This is the first of the fiction-with-a-supernatural-twist novels I promised to review, and the third of the books recommended by my friend who participates in a book club of the Pennsylvania Horticultural Society. (See blog entry of July 1, 2015.)
I loved The Lost Garden! It takes place in 1941 and examines the impact of World War II on English civilians. (No one in England is really a civilian at this point in time. Anyone may be assigned to a job deemed to be essential to the war effort.) London is being torn apart by bombing – the psychological pressure is intensifying. Fear of invasion runs rampant.
Gwen leaves her research job in London to supervise a group of young women who have been assigned to grow potatoes on a disused estate. Nearby, soldiers are quartered to await transfer to the battlefield.
The main themes of the book are love and loss. Gwen finds an abandoned garden of astonishing beauty and mystery. She falls in love and watches others love and suffer.
“The Lost Garden” is full of horticulture, especially taxonomy, infused seamlessly with the plot. There are also extensive literary references. Gwen is obsessed with Virginia Woolf’s Mrs. Dalloway, and also with The Genus Rosa by Ellen Wilmott.
All this adds up to a moody, thoughtful atmosphere. The characters emerge slowly. I won’t give away anything about the “haunting” of the estate. Read and enjoy!
I loved this book! It was another of those recommended by my friend who participates in the Pennsylvania Horticultural Society book club (see July 1).
This story takes the form of a memoir. The narrator is an elderly woman looking back into her childhood. Helen was a precocious ten year old being raised by her father and grandmother. Toward the end of World War II, her grandmother dies and her father departs to work on construction at the site in Oak Ridge, TN, where the United States is building “the bomb”.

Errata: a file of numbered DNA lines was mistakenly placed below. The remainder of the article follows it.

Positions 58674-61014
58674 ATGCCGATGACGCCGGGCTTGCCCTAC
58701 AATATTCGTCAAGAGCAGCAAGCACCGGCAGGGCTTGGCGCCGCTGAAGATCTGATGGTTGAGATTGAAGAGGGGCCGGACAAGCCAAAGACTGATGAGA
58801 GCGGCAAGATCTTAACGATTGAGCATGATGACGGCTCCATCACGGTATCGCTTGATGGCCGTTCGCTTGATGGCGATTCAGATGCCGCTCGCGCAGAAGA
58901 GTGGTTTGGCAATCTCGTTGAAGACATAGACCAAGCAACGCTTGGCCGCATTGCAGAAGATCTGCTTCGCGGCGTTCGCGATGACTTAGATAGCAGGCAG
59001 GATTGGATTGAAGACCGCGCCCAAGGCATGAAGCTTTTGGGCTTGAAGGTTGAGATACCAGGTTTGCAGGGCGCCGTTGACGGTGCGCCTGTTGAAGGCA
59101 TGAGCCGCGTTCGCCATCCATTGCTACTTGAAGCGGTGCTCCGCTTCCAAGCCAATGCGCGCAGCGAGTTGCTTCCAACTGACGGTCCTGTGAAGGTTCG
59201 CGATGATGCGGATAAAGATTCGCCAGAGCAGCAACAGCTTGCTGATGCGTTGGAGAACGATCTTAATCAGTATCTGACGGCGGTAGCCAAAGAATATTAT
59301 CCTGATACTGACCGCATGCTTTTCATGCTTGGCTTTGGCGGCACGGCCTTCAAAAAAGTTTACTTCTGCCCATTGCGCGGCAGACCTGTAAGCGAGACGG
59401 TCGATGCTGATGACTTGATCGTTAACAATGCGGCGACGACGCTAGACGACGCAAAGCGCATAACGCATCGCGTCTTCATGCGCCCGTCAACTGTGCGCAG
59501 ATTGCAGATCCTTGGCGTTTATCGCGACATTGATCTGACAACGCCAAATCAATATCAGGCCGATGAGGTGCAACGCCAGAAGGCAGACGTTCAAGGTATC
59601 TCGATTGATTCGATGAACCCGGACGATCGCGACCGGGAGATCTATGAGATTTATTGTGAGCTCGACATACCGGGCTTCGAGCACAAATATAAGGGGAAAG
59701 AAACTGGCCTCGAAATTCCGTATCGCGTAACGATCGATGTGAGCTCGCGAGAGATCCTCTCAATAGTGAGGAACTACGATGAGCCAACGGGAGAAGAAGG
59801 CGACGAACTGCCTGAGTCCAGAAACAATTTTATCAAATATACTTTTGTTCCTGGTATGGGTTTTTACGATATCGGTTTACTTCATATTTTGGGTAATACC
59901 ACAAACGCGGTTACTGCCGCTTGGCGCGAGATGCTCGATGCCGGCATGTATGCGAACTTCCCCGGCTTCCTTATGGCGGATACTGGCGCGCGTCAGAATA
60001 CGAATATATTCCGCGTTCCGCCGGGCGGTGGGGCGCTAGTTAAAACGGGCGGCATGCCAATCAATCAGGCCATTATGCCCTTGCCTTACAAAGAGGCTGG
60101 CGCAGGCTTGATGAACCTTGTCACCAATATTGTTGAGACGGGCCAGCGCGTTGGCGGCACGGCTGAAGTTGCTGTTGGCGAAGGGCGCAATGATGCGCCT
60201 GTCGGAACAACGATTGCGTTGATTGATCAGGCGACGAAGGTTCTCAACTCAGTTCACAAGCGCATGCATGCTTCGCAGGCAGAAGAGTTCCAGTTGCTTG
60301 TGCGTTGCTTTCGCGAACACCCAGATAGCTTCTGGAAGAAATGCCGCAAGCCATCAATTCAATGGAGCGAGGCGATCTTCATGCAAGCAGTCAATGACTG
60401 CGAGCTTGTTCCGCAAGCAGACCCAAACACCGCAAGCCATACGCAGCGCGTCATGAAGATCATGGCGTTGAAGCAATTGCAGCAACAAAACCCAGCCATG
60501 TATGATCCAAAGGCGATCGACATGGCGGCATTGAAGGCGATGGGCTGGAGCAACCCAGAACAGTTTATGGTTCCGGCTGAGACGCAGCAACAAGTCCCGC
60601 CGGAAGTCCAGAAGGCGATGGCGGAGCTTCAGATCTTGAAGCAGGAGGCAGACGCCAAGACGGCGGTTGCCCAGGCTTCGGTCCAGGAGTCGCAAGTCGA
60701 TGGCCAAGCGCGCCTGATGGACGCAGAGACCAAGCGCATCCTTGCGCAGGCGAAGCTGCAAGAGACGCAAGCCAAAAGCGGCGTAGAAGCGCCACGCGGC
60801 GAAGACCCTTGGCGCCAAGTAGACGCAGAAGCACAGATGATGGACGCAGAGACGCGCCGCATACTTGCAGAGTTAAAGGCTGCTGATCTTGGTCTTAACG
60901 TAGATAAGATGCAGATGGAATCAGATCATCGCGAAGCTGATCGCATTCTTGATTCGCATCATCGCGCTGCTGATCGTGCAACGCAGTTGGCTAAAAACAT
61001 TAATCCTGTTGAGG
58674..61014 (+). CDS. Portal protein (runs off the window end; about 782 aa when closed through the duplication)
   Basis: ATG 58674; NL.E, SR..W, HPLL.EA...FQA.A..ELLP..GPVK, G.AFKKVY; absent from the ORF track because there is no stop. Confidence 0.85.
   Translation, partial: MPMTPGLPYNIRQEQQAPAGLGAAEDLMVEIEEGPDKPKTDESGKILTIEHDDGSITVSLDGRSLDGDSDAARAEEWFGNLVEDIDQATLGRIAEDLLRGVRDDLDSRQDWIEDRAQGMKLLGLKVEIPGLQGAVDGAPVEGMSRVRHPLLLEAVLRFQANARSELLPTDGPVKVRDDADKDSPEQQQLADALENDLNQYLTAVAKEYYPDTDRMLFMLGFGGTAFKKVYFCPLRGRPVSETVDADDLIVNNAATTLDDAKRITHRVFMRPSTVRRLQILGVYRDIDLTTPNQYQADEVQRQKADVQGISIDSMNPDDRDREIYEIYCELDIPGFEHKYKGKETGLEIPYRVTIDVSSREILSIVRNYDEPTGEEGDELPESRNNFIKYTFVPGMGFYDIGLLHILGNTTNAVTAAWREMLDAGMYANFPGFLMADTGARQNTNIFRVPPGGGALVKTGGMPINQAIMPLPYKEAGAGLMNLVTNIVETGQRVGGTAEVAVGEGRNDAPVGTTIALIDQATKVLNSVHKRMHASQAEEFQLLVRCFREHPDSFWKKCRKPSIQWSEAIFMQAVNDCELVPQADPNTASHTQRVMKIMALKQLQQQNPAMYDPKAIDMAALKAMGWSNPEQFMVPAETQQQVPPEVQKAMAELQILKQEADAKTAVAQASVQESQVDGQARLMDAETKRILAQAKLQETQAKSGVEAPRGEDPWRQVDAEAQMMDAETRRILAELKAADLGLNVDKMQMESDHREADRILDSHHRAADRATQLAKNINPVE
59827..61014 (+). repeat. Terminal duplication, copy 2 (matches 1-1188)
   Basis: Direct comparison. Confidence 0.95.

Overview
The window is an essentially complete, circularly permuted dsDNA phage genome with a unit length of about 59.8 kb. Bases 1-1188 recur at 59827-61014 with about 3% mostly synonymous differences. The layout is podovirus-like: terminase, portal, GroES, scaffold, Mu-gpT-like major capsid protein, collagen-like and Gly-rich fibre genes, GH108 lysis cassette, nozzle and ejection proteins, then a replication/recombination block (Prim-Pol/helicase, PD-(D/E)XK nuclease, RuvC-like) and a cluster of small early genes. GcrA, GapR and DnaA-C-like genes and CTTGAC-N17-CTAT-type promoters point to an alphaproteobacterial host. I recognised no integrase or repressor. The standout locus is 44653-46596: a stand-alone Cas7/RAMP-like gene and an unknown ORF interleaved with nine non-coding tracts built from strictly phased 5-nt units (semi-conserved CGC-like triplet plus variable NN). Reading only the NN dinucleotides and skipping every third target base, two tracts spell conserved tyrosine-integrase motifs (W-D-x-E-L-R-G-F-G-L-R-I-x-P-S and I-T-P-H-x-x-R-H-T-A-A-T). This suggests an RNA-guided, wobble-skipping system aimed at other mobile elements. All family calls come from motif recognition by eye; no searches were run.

Helen’s father enlists a relative (Flora) to come and stay with Helen for the summer. Everything goes wrong for Helen, climaxing in a fatal auto accident for which Helen feels responsible.
What’s good about this book?
It takes a child seriously. Helen works hard at figuring out her family and her friendships.
This book contains wonderful “sub stories”. Helen and her grandmother have been in the habit of listening to radio dramas. Two are recounted in the story. Helen creates a classroom full of imaginary children to help Flora prepare for her career as a teacher.
What I can’t figure out is why the Pennsylvania Horticultural Society would choose this book. It has almost nothing to do with gardens or plants. Helen cuts down some grass with kitchen scissors. An old path is overgrown with weeds. I must be missing something important. Flora is a lovely name, but there must be more than that!
I enjoyed Godwin’s “The Good Husband” about ten years ago, and plan to look at more of her writing.
The local Great Books discussion group asked me recently to recommend a novel for summer reading. The group meets just once each summer. I can’t remember what suggestions I offered, and I suspect I will be away on vacation. The selected book is All the Birds, Singing by Evie Wyld.
A friend offered three titles, saying they were good novels she had read for a book group sponsored by the Pennsylvania Horticultural Society. Really?! It never occurred to me that a horticultural society would sponsor a book group.
I tracked down one of the novels she listed, and will write about it soon. The other two were not in my local library – I’ll download them from Amazon for my upcoming beach vacation.
I looked at the PHS web site, and found no mention of a reading group. Maybe it is restricted to members? But they have so much going on! I can imagine myself having a great time with the Society after I retire.
The books I DIDN’T find yet are
- The Last Garden by Helen Humphries
- Flora by Gail Godwin
Have you read any good garden-oriented books recently?